Background: It is believed that patients who return to the Emergency Department (ED) and require admission are thought to represent failures in diagnosis, treatment or discharge planning. Screening readmission rates or patients who return within 72 h have been used in ED Quality Assurance efforts. These metrics require significant effort in chart review and only rarely identify care deviations.
Objective: This study was conducted to evaluate the yield of reviewing ED return visits that resulted in an ICU admission. This study was conducted to evaluate the yield of reviewing ED return visits that resulted in an ICU admission. We planned to assess if the return visits with ICU admission were associated with deviations in care, and secondarily, to understand the common causes of error in this group.
Methods: Retrospective review of patients presenting to a university affiliated ED between January 1, 2005 and December 31, 2015 and returned within 14 days requiring ICU admission.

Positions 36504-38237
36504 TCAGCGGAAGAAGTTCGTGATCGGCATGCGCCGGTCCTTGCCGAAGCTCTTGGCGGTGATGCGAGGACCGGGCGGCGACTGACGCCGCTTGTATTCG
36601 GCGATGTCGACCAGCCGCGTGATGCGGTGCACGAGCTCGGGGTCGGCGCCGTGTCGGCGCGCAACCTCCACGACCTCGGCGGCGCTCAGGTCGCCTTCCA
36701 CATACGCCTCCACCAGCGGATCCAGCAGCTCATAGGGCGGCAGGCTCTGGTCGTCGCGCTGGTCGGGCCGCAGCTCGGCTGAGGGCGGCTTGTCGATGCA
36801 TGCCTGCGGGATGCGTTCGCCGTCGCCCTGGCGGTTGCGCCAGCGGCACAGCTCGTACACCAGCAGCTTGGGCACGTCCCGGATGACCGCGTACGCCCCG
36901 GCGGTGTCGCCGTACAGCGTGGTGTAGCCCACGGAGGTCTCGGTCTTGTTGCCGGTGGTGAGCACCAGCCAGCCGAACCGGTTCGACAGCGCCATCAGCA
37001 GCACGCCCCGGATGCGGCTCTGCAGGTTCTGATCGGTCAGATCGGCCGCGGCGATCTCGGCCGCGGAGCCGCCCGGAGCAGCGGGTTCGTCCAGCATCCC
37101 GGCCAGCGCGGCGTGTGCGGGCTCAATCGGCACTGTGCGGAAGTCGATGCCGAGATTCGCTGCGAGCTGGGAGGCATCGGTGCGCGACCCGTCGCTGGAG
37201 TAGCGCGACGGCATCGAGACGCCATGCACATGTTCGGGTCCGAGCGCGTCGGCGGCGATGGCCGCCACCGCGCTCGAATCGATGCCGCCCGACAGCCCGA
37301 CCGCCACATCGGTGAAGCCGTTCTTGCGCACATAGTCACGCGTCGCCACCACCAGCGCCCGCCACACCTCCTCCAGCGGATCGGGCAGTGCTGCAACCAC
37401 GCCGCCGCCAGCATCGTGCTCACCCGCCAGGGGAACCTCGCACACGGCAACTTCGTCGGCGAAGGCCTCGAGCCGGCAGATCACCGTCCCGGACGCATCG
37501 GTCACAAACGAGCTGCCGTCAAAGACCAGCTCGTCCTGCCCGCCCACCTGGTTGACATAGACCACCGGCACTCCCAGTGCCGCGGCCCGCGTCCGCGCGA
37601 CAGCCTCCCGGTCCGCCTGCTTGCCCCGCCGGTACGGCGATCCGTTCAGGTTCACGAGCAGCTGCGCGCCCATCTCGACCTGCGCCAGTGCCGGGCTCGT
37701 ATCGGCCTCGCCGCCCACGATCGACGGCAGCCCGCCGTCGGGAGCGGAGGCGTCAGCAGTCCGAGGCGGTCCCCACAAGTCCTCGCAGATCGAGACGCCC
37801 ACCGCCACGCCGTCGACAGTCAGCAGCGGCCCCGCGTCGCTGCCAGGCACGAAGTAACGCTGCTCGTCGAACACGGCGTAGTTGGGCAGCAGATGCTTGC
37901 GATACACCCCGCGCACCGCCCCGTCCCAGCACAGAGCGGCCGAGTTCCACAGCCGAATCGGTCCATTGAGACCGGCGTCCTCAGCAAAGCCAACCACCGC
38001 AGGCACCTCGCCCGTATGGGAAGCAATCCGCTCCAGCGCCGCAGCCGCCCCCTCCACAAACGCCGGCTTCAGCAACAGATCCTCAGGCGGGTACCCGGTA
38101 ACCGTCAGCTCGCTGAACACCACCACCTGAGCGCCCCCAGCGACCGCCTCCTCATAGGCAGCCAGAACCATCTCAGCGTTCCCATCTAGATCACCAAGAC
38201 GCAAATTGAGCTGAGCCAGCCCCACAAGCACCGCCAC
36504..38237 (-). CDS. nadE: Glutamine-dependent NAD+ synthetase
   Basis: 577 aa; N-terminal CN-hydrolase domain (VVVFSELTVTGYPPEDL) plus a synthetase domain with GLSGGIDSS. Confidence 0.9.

Results: From 1,106,606 ED visits, 511 patients returned within 14 days and were admitted to an ICU. 223 patients returned for a reason related to the index visit (43.6%). Of these related returns, 31 (13.9%) had a deviation in care on the index visit. When a standard diagnostic process of care framework was applied to these 31 cases, 47.3% represented failures in the initial diagnostic pathway.
Conclusion: Reviewing 14-day returns leading to ICU admission, while an uncommon event, has a higher yield in the understanding of quality issues involving diagnostic as well as systems errors.
Keywords: Diagnostic error; Emergency medicine; Healthcare; Hospitals; Medical errors; Quality indicators; Quality of healthcare; University.
Copyright © 2019. Published by Elsevier Inc.